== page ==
March 27 (Bloomberg) -- A strike at the main copper export hub for top producer Codelco’s northern mines is spreading to other Chilean ports as the state-owned company seeks alternatives to ship the metal.
Workers at Antofagasta and Iquique ports in northern Chile went on strike yesterday in solidarity with a 12-day stoppage at Angamos, the main northern harbor for Codelco. Workers at San Antonio, a fruit-handling port in central Chile, also joined the action. Codelco is seeking other ports to export copper cathode produced at its northern mines, an official who can’t be named because of company policy said in an e-mailed response to questions today.
Angamos handles copper cathode shipments from Codelco’s Chuquicamata, Gaby and Radomiro Tomic mines as well as some supplies from BHP Billiton Ltd.’s Escondida and Spence mines. Codelco supported construction of the port a decade ago to reduce its dependence on the port of Antofagasta.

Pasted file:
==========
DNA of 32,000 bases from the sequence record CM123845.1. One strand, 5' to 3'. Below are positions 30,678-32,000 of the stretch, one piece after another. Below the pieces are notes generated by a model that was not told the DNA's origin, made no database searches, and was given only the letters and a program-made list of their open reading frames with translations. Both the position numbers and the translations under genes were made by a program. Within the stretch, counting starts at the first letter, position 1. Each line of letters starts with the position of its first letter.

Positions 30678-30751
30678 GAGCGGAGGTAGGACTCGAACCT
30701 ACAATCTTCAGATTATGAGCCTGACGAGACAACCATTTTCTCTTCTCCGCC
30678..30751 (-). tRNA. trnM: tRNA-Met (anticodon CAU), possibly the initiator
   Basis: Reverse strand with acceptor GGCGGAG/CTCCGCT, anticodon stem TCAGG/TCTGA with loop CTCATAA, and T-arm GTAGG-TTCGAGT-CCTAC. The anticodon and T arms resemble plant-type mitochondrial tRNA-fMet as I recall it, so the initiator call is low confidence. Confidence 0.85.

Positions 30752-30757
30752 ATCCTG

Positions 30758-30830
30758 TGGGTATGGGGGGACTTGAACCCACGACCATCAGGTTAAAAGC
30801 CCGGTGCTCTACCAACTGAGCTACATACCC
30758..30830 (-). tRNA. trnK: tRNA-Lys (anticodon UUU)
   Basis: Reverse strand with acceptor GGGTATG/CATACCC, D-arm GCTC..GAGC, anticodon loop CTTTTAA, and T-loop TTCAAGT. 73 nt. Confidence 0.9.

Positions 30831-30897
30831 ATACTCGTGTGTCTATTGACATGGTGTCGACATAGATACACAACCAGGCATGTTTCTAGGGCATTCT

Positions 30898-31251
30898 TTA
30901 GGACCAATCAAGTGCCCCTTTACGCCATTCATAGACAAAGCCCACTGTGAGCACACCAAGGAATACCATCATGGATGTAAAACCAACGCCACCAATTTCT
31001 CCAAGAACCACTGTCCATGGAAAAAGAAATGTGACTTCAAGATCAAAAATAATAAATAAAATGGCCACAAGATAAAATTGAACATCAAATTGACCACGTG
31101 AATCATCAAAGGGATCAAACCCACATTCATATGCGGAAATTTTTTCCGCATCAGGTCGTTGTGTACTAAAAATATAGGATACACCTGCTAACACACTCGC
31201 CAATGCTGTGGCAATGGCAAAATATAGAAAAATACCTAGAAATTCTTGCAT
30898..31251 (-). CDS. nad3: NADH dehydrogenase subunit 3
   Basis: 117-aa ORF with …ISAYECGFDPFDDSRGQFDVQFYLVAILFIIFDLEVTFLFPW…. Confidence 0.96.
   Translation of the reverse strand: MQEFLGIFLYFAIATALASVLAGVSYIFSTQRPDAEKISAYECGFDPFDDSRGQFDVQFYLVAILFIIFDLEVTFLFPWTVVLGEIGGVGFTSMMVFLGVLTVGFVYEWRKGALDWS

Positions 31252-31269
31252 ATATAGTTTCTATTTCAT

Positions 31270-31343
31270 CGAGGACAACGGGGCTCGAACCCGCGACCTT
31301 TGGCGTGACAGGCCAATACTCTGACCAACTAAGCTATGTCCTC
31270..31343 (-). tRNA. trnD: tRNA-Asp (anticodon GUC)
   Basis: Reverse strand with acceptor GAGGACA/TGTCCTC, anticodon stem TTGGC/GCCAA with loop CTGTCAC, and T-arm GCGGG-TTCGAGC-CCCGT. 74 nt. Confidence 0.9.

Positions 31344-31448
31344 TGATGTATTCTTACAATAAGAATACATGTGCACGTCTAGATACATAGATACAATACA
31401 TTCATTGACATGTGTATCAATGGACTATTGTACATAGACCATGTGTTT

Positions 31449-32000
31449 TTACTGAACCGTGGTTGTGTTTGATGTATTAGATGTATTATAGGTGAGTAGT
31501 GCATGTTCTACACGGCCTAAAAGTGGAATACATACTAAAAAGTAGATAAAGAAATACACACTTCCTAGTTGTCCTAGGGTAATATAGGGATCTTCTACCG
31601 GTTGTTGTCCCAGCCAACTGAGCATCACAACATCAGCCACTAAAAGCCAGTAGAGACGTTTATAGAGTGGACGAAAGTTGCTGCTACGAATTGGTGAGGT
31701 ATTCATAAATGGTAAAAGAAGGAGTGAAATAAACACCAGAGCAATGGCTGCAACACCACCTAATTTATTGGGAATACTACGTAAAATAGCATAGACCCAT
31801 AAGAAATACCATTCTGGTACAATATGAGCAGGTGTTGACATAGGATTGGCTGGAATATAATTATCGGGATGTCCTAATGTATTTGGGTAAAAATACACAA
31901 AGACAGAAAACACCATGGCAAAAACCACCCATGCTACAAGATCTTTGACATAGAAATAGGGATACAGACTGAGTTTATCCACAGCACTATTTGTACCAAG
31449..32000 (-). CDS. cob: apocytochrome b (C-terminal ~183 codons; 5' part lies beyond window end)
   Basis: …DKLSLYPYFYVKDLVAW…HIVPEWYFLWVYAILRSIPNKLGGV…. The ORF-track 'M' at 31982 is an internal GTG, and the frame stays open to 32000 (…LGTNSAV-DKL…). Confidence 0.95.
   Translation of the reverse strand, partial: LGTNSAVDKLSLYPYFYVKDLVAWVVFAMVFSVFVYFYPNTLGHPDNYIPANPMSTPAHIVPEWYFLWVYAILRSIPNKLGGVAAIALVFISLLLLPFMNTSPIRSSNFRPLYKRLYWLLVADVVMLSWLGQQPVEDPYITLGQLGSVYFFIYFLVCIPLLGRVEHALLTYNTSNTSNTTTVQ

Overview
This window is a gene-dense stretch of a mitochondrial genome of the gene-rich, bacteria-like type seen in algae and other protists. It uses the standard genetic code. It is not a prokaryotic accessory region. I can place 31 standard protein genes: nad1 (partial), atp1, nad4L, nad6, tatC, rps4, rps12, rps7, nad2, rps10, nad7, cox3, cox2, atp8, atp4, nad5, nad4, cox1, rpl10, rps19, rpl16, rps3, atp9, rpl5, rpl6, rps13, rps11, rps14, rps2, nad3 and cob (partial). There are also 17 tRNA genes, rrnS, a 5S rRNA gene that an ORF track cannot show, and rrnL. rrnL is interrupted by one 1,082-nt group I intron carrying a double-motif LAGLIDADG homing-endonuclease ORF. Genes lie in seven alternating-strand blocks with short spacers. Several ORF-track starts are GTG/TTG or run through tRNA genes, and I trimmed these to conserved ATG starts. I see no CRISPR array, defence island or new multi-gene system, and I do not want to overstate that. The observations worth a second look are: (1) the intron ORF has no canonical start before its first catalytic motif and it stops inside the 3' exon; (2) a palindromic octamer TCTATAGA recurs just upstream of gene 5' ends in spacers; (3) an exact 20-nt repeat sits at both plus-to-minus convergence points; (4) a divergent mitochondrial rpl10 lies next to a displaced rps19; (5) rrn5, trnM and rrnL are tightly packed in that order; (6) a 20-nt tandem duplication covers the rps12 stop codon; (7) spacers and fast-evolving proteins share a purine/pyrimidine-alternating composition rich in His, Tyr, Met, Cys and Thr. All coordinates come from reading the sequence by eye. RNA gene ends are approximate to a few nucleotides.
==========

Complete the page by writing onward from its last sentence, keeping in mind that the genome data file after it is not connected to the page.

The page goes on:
Ultraport SA, the operator of the Angamos port through its unit Complejo Portuario Mejillones, held talks to end the 12-day strike yesterday, the Codelco official said.
Ultraport, which operates 20 ports in the South American country, said 70 percent of dockworkers at Angamos have accepted improved pay conditions and only one of five unions is holding out for a better deal, according to an e-mailed statement.
Copper declined 0.5 percent to $7,583 a ton at 2:19 p.m. in London and the metal for delivery in May slipped 0.4 percent to $3.43 a pound on the Comex exchange in New York.
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